A common feature of many cities in developing countries is that inherited infrastructure cannot cope with population growth. In many cases it had reached its capacity limits well before growth skyrocketed. Often already deteriorated, infrastructure is stressed not only by increasing numbers of inhabitants, but likewise by changing demand patterns. Modern industries, offices and malls increasingly are sucking water and power off insufficient sources of supply. Moreover, emerging middle classes are pushing demand. Although lacking infrastructure is regarded as a prominent feature of slums, measured in terms of reliability of services entire countries fit this criterion. India's water distribution network, for example, is in such disrepair that no city is able to provide water for more than a few hours a day. Power failures are as common as sunrise. As big a problem is disposal. In India's capital nearly half of the population is not connected to public sewers. In Lagos (Nigeria) less than 5 % of households have piped water connections (compared to 10 % in the 1960s) and not even 1 % are linked to a closed sewer system. (8)

This is, metaphorically speaking, the big picture. In many respects it reflects general trends of urban development in a globalizing world. This fact is to be kept in mind with respect to urban features highlighted in subsequent chapters.


(5) Noteworthy, organic patterns are difficult to control. They are in a way anarchic. It is an interesting fact that the British started a fundamental reshaping of India's urban landscape after the war of 1857 which was nearly lost in the mazes of indigenous towns. More recently the state of metropolitan areas in developing countries has attracted the attention of the US military. An article published in the US Army War College Quarterly pointed out that the future of warfare lies in the streets, sewers, high-rise buildings, industrial parks, and the sprawl of houses, shacks, and shelters that form the broken cities of our world. Compare Peters, Ralph: Our Soldiers, Their Cities. Parameters. US Army War College Quarterly, Spring 1996.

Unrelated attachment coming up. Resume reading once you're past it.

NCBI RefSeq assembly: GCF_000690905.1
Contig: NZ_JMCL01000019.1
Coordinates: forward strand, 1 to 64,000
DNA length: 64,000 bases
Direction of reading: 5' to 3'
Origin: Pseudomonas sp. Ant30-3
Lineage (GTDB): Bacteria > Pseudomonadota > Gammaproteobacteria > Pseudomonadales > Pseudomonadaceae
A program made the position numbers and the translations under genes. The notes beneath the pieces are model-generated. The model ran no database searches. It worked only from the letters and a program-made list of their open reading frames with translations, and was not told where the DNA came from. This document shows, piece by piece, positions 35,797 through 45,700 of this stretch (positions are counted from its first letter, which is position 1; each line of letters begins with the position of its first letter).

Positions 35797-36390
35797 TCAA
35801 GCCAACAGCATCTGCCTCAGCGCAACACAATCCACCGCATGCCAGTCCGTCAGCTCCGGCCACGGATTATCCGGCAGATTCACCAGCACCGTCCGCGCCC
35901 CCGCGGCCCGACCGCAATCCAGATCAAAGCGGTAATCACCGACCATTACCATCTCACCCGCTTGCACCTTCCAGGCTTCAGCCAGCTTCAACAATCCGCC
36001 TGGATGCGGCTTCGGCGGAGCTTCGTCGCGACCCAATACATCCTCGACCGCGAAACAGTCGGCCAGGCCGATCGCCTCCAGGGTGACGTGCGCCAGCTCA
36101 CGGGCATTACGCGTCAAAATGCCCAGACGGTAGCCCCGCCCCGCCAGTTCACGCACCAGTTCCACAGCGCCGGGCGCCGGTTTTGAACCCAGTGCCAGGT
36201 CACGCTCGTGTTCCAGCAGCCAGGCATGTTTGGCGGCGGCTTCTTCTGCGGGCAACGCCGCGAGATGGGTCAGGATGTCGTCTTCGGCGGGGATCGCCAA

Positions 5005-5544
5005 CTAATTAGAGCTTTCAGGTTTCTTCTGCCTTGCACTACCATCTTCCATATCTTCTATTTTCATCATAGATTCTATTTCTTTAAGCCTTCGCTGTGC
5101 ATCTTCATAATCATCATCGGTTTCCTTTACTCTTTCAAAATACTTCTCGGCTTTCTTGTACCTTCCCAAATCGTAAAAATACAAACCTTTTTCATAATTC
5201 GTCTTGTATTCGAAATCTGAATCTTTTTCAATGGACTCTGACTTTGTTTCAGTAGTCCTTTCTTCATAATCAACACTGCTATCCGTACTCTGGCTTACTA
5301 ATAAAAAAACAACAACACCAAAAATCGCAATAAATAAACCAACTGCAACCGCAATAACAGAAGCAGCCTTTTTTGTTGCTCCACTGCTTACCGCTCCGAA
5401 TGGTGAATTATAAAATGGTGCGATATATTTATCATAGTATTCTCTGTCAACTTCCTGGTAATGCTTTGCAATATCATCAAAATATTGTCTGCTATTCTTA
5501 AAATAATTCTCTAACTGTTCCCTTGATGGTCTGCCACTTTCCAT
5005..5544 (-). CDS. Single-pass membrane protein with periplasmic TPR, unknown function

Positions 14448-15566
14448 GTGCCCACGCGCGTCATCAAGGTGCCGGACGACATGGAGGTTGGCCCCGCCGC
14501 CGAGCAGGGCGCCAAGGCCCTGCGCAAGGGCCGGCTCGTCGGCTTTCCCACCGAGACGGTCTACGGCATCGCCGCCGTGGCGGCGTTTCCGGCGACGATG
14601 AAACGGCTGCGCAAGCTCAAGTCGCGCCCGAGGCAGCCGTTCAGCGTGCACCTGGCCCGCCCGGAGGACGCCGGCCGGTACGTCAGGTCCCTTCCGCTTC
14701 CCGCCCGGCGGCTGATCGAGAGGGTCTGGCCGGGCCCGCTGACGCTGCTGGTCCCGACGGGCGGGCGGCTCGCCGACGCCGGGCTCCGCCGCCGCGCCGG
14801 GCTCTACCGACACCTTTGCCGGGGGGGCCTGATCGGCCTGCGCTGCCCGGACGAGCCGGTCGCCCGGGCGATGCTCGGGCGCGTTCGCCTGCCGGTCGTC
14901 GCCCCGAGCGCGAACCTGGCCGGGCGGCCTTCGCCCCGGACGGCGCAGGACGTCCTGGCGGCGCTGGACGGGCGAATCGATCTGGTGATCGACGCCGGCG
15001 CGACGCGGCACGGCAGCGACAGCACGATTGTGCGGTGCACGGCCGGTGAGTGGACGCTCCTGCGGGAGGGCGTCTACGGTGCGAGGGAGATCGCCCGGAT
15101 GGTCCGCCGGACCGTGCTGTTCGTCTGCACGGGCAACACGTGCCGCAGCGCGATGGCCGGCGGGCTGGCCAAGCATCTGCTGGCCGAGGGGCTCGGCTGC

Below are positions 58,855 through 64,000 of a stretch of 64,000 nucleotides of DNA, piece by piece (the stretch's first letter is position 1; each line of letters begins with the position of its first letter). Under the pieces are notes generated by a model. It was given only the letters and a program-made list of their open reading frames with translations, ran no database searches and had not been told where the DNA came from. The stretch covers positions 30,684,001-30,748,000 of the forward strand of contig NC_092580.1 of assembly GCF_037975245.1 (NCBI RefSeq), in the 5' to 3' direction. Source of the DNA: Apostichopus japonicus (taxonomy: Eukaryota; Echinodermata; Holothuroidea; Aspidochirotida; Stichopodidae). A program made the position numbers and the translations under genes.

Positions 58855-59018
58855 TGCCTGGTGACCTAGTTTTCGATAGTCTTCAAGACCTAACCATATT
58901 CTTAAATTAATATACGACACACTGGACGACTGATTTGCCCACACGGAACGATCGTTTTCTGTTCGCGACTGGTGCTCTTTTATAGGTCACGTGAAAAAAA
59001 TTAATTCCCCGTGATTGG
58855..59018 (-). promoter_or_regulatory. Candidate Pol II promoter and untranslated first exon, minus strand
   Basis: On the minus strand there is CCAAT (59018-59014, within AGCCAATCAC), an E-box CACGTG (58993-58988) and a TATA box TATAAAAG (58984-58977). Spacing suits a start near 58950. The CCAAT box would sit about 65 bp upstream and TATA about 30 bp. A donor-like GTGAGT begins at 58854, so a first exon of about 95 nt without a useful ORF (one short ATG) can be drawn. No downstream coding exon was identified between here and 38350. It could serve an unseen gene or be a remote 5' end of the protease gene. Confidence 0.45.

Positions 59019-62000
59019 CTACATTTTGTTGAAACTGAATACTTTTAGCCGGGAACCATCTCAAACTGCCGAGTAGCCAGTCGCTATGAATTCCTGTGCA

(6) To be precise: many are. In Nepal, for example, post-modern elements are rarely found.

(7) Compare amongst others T. G, McGee: The Urbanisation Process in the Third World, London, 1971 and Abel, Chris: Localization versus Globalization – Architecture in Malaysia and Singapore. The Architectural Review, Sept. 1994.

(8) Gandy, Matthew: Water, Sanitation and the Modern City: Colonial and Post-colonial Experiences in Lagos and Mumbai (Human Development Report 2006. Human Development Report Office Occasional Paper, 2006).